Thursday morning headlines

Hospital fraud: Guess this helps explain all those ambulances dropping off homeless patients in Skid Row. Hospitals in L.A. and OC were allegedly processing thousands of indigents who did not need care, and then billing Medicare and Medi-Cal. The massive scheme involved street-level operatives who apparently came up with the patients - as well as Dr. Rudra Sabaratnam, CEO of City of Angels Medical Center, who faces criminal charges. From the LAT:

Some of the homeless patients involved received tests or treatments that were potentially harmful, authorities said. The "depravity" of the alleged scheme startled authorities, said Salvador Hernandez, assistant director in charge of the FBI's Los Angeles office. "The defendants are accused of preying on the homeless and exploiting their desperate conditions for personal gain," he said.


In addition to City of Angels, agents earlier Wednesday swarmed Los Angeles Metropolitan Medical Center and Tustin Hospital and Medical Center in Orange County. Pacific Health Corp., which owns both hospitals, said in a statement that it had cooperated with authorities and believed it would be cleared of any illegal conduct.

Rebate checks running out?: Discounters like Costco and Wal-Mart fared the best last month, and some non-discounters, like J.C. Penney and Gap, said second-quarter earnings will be stronger than expected. But July's overall same-store sales numbers fell short of expectations. "With the end of the stimulus checks, we know consumers are spending more cautiously," said Eduardo Castro-Wright, head of Wal-Mart's U.S. operations. Of the 33 retailers that had reported same-store sales results this morning, only 39 percent topped analyst estimates, while 61 percent fell short. (CNBC, WSJ)

Stocks take dip: The Dow is off more than 100 points in early trading. An unexpected jump in jobless claims and those not-so-great retail numbers are being cited.

Defaults piling up: Mortgages from the first half of 2007 are collapsing at a faster pace than the ones in 2006 (and those weren't anything to write home about). Until the bad loans are fully digested, "foreclosures will remain at record highs, the financial system will be under severe stress and the broader economy will sputter," Mark Zandi, chief economist of Moody's, told the WSJ. At least loans originated in the fourth quarter of 2007 and early 2008 appear to be performing better.

Economists and industry officials say several factors may account for the dismal performance of the class of 2007. Home prices were falling sharply in much of the country by 2007, meaning many borrowers who took out loans in that year for nearly the full price of the home now owe more than the home is worth. These borrowers are particularly vulnerable to a weakening economy, and have difficulty selling or refinancing if they lose their job. Questionable business practices may have played a role, too.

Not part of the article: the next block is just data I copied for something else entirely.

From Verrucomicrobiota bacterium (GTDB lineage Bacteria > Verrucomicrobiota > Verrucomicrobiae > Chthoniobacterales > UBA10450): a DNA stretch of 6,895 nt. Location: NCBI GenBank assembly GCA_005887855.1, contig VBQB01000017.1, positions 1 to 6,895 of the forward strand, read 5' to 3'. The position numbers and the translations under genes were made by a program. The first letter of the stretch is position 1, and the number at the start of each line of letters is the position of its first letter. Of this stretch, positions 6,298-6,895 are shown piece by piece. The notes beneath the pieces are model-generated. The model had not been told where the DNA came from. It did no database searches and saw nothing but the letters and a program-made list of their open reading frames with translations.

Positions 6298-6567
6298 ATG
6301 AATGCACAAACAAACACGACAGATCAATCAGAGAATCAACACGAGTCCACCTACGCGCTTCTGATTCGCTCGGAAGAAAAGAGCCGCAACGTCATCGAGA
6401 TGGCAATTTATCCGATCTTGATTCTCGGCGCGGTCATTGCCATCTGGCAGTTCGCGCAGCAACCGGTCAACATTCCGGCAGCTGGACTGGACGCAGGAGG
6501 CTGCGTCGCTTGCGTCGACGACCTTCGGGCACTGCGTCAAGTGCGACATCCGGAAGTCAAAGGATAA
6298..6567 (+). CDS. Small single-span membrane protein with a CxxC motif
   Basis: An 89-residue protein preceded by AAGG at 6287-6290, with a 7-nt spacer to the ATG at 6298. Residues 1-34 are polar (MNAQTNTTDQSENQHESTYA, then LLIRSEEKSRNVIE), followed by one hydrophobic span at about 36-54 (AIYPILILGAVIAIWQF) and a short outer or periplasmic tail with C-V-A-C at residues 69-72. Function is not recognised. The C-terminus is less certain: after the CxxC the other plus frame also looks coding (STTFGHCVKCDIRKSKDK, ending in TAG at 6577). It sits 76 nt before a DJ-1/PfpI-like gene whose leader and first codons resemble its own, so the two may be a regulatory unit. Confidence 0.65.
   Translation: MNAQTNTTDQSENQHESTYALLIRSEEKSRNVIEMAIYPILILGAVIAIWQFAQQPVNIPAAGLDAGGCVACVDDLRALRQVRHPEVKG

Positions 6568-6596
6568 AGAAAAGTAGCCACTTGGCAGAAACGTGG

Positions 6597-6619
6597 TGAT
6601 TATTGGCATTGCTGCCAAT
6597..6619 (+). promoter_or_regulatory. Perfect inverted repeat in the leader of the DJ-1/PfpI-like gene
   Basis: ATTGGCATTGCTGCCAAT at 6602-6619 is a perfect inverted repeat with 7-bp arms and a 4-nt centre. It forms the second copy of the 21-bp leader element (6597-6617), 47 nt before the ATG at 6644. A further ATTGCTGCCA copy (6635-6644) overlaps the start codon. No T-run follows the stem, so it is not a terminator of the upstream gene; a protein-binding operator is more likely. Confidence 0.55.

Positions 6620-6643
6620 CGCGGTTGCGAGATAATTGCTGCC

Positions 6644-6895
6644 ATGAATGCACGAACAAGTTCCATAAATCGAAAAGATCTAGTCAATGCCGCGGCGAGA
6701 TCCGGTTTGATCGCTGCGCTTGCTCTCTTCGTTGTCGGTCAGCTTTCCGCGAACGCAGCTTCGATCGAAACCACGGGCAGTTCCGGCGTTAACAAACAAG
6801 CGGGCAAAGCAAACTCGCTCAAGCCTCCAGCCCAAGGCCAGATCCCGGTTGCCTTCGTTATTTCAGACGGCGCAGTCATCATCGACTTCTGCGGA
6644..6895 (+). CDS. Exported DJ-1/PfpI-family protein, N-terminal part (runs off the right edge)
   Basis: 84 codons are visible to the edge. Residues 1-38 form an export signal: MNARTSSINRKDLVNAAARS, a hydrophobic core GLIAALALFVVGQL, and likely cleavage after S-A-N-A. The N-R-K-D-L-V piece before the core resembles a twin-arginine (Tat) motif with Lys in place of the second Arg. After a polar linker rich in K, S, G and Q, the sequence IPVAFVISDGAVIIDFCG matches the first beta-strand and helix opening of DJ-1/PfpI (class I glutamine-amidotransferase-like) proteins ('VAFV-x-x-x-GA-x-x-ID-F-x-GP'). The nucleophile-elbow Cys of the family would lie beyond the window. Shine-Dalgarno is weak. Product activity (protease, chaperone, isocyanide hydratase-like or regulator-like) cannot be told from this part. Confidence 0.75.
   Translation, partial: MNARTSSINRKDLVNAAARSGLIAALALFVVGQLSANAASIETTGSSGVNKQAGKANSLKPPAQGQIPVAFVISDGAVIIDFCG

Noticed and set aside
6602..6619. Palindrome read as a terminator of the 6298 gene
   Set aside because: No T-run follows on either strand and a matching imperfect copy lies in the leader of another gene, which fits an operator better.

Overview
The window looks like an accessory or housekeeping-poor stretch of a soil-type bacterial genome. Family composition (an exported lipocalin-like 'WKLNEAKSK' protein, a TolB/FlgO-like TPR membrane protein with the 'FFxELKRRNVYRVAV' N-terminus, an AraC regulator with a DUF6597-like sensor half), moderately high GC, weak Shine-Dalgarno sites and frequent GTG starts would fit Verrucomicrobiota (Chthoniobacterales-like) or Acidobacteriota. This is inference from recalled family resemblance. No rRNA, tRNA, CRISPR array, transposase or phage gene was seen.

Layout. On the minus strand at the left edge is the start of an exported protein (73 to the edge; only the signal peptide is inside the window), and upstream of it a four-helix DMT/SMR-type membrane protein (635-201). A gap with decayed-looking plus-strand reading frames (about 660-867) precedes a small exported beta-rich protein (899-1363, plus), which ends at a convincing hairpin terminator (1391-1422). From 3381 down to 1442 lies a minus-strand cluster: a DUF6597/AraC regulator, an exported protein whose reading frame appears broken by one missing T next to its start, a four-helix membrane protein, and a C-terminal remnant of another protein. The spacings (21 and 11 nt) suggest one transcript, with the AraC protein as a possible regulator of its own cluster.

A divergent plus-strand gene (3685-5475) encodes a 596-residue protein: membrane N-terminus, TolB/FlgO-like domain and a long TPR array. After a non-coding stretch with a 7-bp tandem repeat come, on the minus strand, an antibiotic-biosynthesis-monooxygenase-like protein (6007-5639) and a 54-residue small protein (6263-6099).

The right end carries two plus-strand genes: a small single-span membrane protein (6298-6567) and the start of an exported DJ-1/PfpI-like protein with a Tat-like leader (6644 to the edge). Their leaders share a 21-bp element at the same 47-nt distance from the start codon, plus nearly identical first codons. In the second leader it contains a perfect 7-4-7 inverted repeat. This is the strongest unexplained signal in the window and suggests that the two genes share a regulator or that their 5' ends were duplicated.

Movie-going takes dip: Or so says a new study that challenges the conventional wisdom about Hollywood being recession proof. L.A. market research firm Interpret found that 52 percent of those surveyed said they were seeing fewer movies at the multiplex, compared with 35 percent of respondents who said they were attending fewer live sports events. Film admissions so far this year are down 3.3 percent from 2007 - despite the current success of the Batman film "The Dark Knight." From the WSJ:

About 68% of those surveyed said that they had recently decreased the amount of money they spend on entertainment. Consumers seem to save by staying home; only 5% of respondents said they are seeing more movies at the theater, though half of the respondents said they are watching more television at home. The only leisure activity that respondents said they were doing less of besides going to the movies was dining out (63%). And when asked if they had decided not to buy one of seven specific items in the last six months because of "concern over the economy," more respondents chose movie ticket than a range of options, including a car, DVD, videogame system and house.

Local bank in trouble: Regulators have ordered Vineyard National Bank of Corona to stop accepting brokered deposits, the volatile hot-money accounts that chase after the highest-yielding CDs. Vineyard has $2 billion in deposits - that's quite small - and branches in Orange, Los Angeles, Marin, Riverside, San Bernardino and San Diego counties. It's been hit hard by the real estate crunch. (LAT)

No smoking proposal: The ban would cover lighting up on restaurant patios, outside office towers, and in hotel lobbies. Councilman Bernard Parks plans to introduce the measure on Friday, and if approved L.A. would become the largest U.S. city to adopt a comprehensive smoking ban for all public places. Such a ban is already in place in Bev Hills, Burbank, Calabasas and Santa Monica. (LABJ)

More by Mark Lacter:
American-US Air settlement with DOJ includes small tweak at LAX
Socal housing market going nowhere fast
Amazon keeps pushing for faster L.A. delivery
Another rugged quarter for Tribune Co. papers
How does Stanford compete with the big boys?
Those awful infographics that promise to explain and only distort
Best to low-ball today's employment report
Further fallout from airport shootings
Crazy opening for Twitter*
Should Twitter be valued at $18 billion?
Recent stories:
Letter from Down Under: Welcome to the Homogenocene
One last Florida photo
Signs of Saturday: No refund
'I Am Woman,' hear them roar
Bobcat crossing

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Mark Lacter
Mark Lacter created the LA Biz Observed blog in 2006. He posted until the day before his death on Nov. 13, 2013.
Mark Lacter, business writer and editor was 59
The multi-talented Mark Lacter
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